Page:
Nothing seems more fashionable these days than to talk Europe, the EU, the euro zone and the ECB into crisis. Not just any crisis, but abysmal, cataclysmal, disastrous. No (negative) qualifier seems strong enough to describe how Europe - once again! - is not getting its act together.
There is a lot of humming and ho-ing and rolling of eyes about the discord inside Europe. Same procedure as usual it seems: when the going gets tough, the Europeans run around like headless chickens, pick at each other (can headless chickens still pick????) and agree only to do nothing. As now, in the case of Greece.
Really? Take a step outside the box of long cherished concepts - i.e. the concept that Europe does not work and will fail - and take a fresh look at Europe, the EU and Euroland as it really comported itself throughout the financial crisis cum recession that we have just about survived.
- 1st cherished Euro-skeptic concept: the ECB is a heavy super tanker and can't act in a crisis.
August 2007: the biggest financial meltdown in recent history is about to hit financial markets, and which central bank stepped up to the front and acted with the emergency injection of 190 billion euros? Not the Fed but that big, inefficient supertanker called ECB. The Fed, the BoE and other central banks took much longer to swing into action.
- 2nd cherished Euro-skeptic concept: Europe and particularly Germany doesn't come up with new ideas, but just follows the US lead.
While the USA started printing money like there was no tomorrow - because many feared there might not be a tomorrow - and loaded one stimulus package onto the next, Europe (as in continental Europe) was once again slow and sluggish in its response.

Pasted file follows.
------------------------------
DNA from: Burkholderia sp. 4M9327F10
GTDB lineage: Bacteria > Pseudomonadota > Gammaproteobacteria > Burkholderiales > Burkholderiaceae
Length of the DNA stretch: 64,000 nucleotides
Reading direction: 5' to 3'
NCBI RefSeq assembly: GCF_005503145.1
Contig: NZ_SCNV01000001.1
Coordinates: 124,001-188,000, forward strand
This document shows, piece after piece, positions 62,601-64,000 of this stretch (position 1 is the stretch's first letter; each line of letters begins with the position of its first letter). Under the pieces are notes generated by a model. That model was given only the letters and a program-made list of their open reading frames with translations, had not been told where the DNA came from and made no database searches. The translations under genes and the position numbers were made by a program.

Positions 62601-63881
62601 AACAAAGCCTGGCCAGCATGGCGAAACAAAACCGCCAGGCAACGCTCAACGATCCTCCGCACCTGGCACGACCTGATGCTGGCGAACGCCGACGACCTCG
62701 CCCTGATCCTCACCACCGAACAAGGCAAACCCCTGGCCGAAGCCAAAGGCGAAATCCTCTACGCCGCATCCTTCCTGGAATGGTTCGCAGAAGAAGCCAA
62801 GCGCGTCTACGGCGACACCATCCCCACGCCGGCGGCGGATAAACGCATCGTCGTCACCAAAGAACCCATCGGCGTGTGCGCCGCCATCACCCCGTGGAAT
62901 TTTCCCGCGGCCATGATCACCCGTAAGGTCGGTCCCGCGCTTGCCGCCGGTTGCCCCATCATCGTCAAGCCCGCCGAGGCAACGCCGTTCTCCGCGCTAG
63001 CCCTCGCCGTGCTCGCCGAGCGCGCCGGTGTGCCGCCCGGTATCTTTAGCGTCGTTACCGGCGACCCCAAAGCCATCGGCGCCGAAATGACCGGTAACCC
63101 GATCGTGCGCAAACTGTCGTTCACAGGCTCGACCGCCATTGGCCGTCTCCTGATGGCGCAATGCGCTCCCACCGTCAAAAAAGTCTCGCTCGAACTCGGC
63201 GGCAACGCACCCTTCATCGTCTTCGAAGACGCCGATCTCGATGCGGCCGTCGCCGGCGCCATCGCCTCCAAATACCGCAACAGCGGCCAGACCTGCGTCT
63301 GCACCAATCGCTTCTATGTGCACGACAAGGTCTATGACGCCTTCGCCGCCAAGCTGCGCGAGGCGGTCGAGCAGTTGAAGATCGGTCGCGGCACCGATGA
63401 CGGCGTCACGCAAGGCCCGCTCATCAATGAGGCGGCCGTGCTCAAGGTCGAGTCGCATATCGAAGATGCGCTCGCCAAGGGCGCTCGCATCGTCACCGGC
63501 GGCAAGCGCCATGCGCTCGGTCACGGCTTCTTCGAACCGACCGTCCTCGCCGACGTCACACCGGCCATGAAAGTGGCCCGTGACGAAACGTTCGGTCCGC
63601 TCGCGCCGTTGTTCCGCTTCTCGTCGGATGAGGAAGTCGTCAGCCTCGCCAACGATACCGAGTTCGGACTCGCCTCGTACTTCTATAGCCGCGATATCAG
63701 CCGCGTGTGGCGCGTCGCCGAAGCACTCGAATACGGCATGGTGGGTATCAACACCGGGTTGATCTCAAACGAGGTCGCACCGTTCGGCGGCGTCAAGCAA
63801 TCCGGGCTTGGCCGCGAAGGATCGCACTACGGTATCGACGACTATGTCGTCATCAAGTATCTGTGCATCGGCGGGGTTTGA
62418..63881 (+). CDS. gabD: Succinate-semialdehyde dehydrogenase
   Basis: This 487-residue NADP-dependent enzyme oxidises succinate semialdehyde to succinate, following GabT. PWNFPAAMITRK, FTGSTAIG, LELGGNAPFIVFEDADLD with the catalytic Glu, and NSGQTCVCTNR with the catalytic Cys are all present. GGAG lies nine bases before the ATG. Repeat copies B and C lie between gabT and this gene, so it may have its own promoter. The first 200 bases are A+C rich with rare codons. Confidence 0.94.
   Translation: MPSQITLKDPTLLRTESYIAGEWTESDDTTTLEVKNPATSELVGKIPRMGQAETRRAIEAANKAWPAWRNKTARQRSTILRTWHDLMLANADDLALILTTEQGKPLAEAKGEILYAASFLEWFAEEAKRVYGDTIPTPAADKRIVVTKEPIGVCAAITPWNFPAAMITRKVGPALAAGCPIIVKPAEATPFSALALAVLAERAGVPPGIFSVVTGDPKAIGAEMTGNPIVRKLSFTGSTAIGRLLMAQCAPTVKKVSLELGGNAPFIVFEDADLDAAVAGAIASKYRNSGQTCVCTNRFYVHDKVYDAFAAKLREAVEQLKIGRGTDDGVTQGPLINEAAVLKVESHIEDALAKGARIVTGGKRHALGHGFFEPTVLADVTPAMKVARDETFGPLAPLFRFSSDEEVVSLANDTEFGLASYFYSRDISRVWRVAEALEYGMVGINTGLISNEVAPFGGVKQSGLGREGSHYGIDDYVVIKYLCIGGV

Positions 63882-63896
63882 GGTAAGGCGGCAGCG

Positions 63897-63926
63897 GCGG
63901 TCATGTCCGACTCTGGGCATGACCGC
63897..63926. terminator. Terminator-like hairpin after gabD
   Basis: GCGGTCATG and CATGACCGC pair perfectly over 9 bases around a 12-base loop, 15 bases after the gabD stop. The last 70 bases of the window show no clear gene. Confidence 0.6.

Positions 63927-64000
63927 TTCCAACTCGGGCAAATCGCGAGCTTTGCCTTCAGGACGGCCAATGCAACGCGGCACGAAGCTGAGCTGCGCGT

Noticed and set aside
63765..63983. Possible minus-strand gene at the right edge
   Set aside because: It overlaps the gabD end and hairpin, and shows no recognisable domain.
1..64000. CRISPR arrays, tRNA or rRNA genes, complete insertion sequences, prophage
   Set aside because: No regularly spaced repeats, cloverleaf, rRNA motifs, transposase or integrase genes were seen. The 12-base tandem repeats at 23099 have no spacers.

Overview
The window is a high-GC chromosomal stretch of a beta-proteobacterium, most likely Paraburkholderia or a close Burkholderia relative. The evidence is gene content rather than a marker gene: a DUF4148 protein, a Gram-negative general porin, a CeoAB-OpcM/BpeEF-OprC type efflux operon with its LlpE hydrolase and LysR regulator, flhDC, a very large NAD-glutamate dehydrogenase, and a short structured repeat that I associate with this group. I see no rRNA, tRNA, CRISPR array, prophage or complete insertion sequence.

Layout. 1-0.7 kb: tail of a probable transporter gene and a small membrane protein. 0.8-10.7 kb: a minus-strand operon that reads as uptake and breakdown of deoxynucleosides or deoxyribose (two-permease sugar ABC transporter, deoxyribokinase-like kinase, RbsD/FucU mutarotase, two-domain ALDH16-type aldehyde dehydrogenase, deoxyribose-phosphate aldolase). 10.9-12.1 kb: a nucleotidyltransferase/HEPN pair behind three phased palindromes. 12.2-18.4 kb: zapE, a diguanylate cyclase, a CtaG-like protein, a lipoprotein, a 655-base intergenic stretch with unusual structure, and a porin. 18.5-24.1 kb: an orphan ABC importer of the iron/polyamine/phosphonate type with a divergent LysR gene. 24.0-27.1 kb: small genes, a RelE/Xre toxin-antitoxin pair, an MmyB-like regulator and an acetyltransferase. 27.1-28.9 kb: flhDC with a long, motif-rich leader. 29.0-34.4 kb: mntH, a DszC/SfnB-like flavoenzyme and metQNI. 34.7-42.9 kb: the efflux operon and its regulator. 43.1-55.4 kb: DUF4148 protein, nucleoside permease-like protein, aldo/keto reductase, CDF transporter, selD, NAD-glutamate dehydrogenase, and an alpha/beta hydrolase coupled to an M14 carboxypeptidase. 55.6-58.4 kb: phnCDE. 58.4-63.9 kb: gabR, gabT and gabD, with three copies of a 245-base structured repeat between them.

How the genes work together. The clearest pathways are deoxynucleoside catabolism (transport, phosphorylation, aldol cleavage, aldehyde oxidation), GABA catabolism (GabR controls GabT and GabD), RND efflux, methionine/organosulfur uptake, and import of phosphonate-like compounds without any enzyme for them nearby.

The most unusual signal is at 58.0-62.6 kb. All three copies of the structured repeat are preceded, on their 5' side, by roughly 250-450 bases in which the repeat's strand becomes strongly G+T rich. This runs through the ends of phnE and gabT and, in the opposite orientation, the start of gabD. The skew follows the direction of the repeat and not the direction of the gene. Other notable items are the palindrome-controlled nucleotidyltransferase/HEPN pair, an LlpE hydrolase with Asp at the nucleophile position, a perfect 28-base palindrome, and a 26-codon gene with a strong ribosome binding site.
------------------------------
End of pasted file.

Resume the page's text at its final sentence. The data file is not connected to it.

Germany came up with the (initially) much sniggered at "Abwrackprämie". Ok, ok, this doesn't sound like a miracle cure for anything but bad throat ache; but when it was niftily re-named "cash for clunkers", it was promptly copied by almost any country from the USA to Egypt.
- 3rd cherished Euro-skeptic concept: The European labor market is too inflexible; it cannot absorb recessionary shocks as well as the US.
Ahhh ... maybe so. But what has happened so far? More than 5 million jobs lost in the US labor market since 2008 and a jobless rate of 9.7 percent. EU unemployment stands at 10 percent - bad and disconcerting enough, true, but with far fewer jobs lost. Germany, the favorite example for how European labor markets don't work, limped through the recession with a relatively stable jobless rate of 8.1 percent.
Yes, you say, but that's only because of its very expensive short-shift arrangements, which are subsidizing jobs and sweetening it for companies so they don't have to lay off staff. True. But, it's worked, hasn't it? So much so that other countries - including the forever Euro-skeptic UK - are copying it!
No Blank Checks
Back to Greece: what has really happened? The EU Summit in Brussels has told the markets what they should have really known all along: we will not let any EU country default or flounder. But we will not write any blank checks for anybody. So let's just wait and see what the Greeks and their austerity program can achieve, shall we?